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DR. JOHN LANGHORNE.
To The Rev. MR. J. LANGHORNE, ON READING HIS For thee may Fame her fairest chaplets twine; VISIONS OF FANCY, &c.
Each fragrant bloom that paints Aonia's
brow, BY MISS WHATELEY.
Each Row'r, that blows by Alcidale, be thine ; FRAUGHT with each wish the friendly breast can With the chaste laurel's never-fading bough.
On thee may faithful friendship's cordial smile, A simple Muse, O! Langhorne, would intrude;
Attendant wait to sooth each rising care ; Her lays are languid, but her heart is warm,
Tbe nymph thou lov'st be thine devoid of guile, Though not with Fancy's potent powers endu'd.
Mild, virtuous, kind, compassionate, and fair. Fancy, though erst she shed a glimmering ray,
ng ray, May thy sweet lyre still charm the generous And op'd to fairy scenes my infant eye,
mind, From Pain and Care, has wing’d her cheerful
Thy liberal Muse the patriot spirit raise;' way,
| While, in thy page to latest time consign'd, And with Hygeia sought a milder sky.
Virtue receives the meed of polish'd praise., No more my trembling hand attempts the lyre, Which Shenstune oft (sweet bard) has deign'd
to praise; Eventuneful Langhorne's friendship fails t'inspire SONNET TO MR. LANGHORNE. The glow that warı'd my breast in happier days.
BY JOHN SCOTT, ESQ.
When thy sweet numbers strike my raptur'd Save by the Muse's soul-enchanting lay,
Accept the tribute of this light essay;
I to the pale Moon pour'd thy plaintive lay; Where Fancy held her visionary reign, (strain Smooth roll'd the waves, more gently sigh'd the Or Scotland's honours claim'd the pastoral wind,
Or Music came o'er Handel tears to pay: And Echo stole the tender notes away.
For all thy Irwan's flow'ry banks display Sweet Elves and Pays, that o'er the shadowy Thy Persian lover and his Indian fair; plains
All Theodosius' mournful lines convey, Their mystic rites and mazy dance pursue, | Where Pride and Av'rice part a matchless Tun'd their light minstrelsy to softer straius,
pair; And from thy lays their melting music drew. | Receive just praise and wreaths that ne'er decay, Sweet son of Fancy! may the white-rob'd Hours / By Fame and Virtue twiu'd for thee to wear.
Shed their kind influence on thy gentle breast; Lamwell, near Ware, May Hebe strew thy vernal path with flow'rs,
16 March, 1766. · Blesi in thy love, and in thy friendship blest. Sinooth as thy numbers may tby years advance, Pale Care and Pain their speeding darts sus TO THE HON, CHARLES YORKE,
pend; May Health, and Fancy, lead the cheerful dance, Ag Muse that lov'd in Nature's walks to stray,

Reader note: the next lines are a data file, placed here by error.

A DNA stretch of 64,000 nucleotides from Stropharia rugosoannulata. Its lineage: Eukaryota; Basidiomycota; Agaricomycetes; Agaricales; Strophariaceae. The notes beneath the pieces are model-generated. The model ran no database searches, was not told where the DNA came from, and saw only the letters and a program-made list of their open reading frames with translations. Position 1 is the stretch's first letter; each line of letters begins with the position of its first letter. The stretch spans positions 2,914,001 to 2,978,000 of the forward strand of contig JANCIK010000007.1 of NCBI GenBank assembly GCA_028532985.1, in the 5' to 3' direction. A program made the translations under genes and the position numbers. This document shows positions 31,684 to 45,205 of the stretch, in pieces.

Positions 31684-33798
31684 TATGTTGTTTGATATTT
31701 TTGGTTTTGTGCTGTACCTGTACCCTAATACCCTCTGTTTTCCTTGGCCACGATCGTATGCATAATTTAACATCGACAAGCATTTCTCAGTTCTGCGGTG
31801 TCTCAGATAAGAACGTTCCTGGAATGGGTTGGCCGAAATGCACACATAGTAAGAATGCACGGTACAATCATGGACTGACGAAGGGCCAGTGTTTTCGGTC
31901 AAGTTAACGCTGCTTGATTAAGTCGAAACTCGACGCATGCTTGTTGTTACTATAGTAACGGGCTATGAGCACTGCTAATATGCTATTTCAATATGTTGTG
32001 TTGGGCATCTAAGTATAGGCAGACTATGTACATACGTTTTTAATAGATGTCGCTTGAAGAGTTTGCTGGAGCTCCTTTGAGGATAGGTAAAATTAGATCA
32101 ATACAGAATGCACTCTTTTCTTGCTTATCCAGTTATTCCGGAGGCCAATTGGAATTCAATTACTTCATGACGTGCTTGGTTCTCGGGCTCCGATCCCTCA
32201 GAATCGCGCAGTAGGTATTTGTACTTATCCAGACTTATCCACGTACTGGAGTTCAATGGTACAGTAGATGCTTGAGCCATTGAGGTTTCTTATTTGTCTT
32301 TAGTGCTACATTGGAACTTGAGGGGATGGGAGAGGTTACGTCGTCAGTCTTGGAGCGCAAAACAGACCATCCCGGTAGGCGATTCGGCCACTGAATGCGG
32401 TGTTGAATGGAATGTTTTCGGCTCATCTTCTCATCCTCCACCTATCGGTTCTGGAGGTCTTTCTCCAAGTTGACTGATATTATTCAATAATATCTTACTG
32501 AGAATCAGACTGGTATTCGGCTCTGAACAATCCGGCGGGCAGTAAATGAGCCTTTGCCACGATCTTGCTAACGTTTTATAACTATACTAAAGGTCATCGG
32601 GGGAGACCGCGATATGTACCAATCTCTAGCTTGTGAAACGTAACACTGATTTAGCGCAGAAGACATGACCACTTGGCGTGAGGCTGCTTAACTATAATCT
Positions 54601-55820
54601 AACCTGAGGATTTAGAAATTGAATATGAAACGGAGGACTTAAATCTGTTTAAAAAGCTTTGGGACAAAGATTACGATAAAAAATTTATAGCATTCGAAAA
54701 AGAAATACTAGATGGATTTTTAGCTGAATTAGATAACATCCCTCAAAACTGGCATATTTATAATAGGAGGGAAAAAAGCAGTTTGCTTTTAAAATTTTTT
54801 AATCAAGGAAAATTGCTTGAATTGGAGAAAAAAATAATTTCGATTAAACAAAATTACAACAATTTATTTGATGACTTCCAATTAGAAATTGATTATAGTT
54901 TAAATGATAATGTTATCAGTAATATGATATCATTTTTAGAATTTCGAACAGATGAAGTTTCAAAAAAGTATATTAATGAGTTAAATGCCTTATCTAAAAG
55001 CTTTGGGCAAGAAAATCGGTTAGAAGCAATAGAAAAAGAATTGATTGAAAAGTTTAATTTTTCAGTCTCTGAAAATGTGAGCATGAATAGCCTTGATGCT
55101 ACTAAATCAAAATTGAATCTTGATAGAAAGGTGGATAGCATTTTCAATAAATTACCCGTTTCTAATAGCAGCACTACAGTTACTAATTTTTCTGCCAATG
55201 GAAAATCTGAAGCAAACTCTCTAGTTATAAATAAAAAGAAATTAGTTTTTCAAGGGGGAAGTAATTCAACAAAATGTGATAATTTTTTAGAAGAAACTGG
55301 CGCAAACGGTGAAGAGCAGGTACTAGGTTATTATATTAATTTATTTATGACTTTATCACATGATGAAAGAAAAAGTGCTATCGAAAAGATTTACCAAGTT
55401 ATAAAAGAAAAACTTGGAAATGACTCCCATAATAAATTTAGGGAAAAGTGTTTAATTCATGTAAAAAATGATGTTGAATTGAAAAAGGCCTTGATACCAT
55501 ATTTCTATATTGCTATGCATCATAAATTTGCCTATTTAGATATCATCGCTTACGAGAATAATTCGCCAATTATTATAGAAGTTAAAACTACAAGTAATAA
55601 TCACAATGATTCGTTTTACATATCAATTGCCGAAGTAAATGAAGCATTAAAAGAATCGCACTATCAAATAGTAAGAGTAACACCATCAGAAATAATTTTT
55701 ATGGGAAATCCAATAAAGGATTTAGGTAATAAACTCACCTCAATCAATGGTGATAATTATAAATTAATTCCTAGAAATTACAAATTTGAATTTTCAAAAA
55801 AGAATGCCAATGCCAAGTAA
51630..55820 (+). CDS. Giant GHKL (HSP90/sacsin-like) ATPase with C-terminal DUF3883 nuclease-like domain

And Hope for ever her fair torch extend. | And gather'd many a wild flower in her way,
To Nature's friend her genuine gifts would bring, Thee, thee I find, in all I find to please;
Where Studley triumphs in her wreaths of If pure her incense, and unmixt her flame.
green, She pours po fattery into Folly's ear,
And pleas’d for once, while Eden smiles again, No shameless bireling of a shameless peer, Forget that life's inheritance is pain. The friends of Pope indulge her native lays, Say, shall we muse along yon arching shades, And Gloucester joins with Lyttelton to praise. Whose awful gloom no brightening ray pervades; Each judge of art her strain, though artless, Or down these vales where vernal flowers display loves;
(proves. Their golden bosoms to the smiles of day; And Shepstone smild, and polish'd Hurd ap Where the fond eye in sweet distraction straps. O may such spirits long protect my page, Most pleas'd, when most it knows not where to Surviving lights of wit's departed age!
gaze? Long may I in their kind opinion live!
Here groves arrang'd in various order rise, All meaner praise, all envy, I forgive.
And blend their quiv'ring summits in the skies. Yet fairly be my future laurels won!
The regal oak high o'er the circling shade,
The fir that blooms in Spring's eternal prime,
Here moss-clad walks, there lawns of lively
United, form one nicely-varying scene:
The varying scene still charms th'attentire sight,
Or brown with shades, or op'ning into light. In Eden's' vale, where early fancy wrought
Here the gay tenants of the tuneful grove, Her wild embroidery on the ground of thought, Harmonious breathe the raptures of their love : Where Pembroke's? grottos, strew'd with Sidney's Each warbler sweet that hails the genial Spring, bays,
Tunes the glad song, and plies th' expanded Recall’d the dreams of visionary days, (youth,